"Radovich’s career has not been noted by the Pro Football Hall of Fame. But years ago, he was imprinted at the players’ union because in 1949 he became the first player to sue the NFL for the right to play for more money and where he wanted, just like most of us who aren’t professional athletes can do.

"Someday, maybe, former Pittsburgh Steelers running back Le’Veon Bell will be embossed next to Radovich in the union’s Dupont Circle office.

"After all, what Bell decided to do Tuesday was claim ownership of his destiny rather than allow the NFL or the franchise for which he plays to dictate it for him. Having refused to play all season because he was unable to get terms he liked, Bell didn’t show up at Steelers headquarters to sign a one-year franchise-player contract to play this year. NFL franchise-player contracts pay a predetermined salary based on the average of the top five salaries at the player’s position, or 120 percent of a player’s salary from the previous season. Per league rules, the Steelers’ offer expired at the end of that day. And so did Bell’s last chance to play for anyone this season."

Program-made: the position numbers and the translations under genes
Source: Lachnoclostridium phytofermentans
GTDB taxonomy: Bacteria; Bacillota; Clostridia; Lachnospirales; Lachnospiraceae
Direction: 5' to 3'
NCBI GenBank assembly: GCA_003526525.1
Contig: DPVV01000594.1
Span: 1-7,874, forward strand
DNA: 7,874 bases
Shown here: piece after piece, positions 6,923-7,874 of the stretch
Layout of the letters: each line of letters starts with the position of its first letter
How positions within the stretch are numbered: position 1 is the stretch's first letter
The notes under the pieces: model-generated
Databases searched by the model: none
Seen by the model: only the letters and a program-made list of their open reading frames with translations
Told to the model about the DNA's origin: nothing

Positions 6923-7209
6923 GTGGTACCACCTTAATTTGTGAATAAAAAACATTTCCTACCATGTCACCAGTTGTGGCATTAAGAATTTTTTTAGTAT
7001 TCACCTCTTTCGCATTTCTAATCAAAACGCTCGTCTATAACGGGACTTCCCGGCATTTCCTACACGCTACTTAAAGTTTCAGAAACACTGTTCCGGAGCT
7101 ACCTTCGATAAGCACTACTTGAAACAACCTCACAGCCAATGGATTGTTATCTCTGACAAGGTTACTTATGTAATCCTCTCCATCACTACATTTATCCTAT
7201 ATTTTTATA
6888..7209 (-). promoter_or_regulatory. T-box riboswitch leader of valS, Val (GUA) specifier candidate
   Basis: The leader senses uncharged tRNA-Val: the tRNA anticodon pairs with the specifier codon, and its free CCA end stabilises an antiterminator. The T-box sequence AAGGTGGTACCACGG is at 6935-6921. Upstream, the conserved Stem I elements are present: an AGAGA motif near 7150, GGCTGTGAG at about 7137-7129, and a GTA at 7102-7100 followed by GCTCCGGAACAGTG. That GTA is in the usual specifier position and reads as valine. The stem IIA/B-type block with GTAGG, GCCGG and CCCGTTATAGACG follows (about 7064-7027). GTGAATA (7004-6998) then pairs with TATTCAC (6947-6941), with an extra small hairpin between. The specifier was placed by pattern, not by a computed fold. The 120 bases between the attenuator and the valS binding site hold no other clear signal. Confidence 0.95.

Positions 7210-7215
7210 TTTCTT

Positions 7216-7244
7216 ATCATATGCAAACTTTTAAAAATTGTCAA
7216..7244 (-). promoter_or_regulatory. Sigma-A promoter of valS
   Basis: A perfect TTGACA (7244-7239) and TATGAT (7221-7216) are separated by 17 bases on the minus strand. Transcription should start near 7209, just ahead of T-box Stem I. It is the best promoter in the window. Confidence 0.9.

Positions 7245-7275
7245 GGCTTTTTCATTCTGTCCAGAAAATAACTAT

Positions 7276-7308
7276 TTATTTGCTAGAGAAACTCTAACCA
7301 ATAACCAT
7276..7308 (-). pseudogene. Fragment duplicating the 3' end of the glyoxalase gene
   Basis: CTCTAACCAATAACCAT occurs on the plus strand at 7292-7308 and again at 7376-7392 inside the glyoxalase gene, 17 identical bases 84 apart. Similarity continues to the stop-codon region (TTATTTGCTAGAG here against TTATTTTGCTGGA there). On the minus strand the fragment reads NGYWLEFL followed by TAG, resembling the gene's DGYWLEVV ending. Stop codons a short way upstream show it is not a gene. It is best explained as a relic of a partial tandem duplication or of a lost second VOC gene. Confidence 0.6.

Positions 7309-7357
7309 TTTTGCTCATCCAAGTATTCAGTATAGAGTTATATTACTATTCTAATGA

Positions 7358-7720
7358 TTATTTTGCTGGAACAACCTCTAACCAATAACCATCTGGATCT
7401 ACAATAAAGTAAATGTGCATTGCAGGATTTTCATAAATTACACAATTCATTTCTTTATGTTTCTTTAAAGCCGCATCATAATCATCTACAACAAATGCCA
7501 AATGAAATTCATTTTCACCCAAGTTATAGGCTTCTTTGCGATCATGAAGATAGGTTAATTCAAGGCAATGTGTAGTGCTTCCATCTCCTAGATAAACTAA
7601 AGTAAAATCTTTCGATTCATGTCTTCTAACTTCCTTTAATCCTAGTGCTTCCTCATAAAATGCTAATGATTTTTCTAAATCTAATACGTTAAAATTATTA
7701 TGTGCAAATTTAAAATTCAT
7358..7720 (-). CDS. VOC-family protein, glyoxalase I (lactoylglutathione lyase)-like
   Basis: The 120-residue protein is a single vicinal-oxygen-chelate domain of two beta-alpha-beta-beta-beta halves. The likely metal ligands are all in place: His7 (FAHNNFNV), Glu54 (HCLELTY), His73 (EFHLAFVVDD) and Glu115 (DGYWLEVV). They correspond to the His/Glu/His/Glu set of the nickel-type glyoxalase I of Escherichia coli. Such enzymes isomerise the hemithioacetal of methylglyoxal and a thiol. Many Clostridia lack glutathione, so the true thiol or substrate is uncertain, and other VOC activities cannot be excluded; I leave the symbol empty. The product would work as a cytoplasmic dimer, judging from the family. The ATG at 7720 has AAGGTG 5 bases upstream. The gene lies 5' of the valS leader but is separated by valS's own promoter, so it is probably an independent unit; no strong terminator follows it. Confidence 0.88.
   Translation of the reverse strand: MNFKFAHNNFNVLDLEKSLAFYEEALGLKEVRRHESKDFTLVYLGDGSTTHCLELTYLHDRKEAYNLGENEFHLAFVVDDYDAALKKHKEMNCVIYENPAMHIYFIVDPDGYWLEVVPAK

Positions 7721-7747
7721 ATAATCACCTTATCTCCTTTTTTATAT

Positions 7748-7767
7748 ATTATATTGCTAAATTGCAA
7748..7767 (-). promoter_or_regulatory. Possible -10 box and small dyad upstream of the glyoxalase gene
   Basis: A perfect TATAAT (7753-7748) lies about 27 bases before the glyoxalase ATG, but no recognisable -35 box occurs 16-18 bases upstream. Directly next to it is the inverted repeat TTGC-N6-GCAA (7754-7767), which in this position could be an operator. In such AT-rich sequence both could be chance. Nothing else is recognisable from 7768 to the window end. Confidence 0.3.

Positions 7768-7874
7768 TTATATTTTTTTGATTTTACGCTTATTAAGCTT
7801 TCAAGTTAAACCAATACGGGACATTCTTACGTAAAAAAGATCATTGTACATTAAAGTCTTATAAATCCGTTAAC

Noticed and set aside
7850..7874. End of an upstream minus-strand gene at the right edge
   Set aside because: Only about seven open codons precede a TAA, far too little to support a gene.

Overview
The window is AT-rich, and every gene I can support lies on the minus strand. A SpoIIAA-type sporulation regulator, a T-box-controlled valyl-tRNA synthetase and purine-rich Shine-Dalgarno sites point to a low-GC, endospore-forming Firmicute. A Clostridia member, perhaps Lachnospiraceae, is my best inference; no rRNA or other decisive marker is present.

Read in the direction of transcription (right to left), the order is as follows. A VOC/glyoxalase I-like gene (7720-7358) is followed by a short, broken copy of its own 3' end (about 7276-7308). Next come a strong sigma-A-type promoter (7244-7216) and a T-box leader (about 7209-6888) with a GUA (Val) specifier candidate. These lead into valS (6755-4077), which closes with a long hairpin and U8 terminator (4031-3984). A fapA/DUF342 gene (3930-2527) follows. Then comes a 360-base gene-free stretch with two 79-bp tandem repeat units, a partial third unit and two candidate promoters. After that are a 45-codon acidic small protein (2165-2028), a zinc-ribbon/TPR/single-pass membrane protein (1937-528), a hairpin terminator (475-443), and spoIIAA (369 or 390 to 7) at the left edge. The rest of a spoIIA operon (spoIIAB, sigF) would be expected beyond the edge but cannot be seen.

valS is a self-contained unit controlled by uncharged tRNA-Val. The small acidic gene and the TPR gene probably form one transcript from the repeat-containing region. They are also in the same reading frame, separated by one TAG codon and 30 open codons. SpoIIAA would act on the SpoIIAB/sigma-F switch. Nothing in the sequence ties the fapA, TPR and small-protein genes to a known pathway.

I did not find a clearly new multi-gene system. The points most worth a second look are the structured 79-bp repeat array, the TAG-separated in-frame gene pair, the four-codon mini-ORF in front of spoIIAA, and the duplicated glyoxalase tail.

The Players' Tribune: "Bet on Women" — "This is not just about business. This is deeply personal. This is about the kind of world we want to live in.

"I am an elite athlete. I am an MVP. I am a daughter. I am a sister. I am a No. 1 draft pick. I am a WNBA player and I am the president of the WNBPA.

"And I want young female athletes to dream about playing in a vibrant and thriving WNBA. I want them to dream of having it all.

"I don’t want the best and the brightest female athletes in the world dreaming about playing in the NBA. I don’t want the best and the brightest young girls growing up thinking that men are the pinnacle. I want those girls dreaming about growing up into the best women they can be.

"And I want them to dream about the league that I know ours can become. A league that has a fair and consistent work environment. A league that treats its players as the world-class athletes they are. A league that invests in its future. A league that believes in us as much as we believe in it.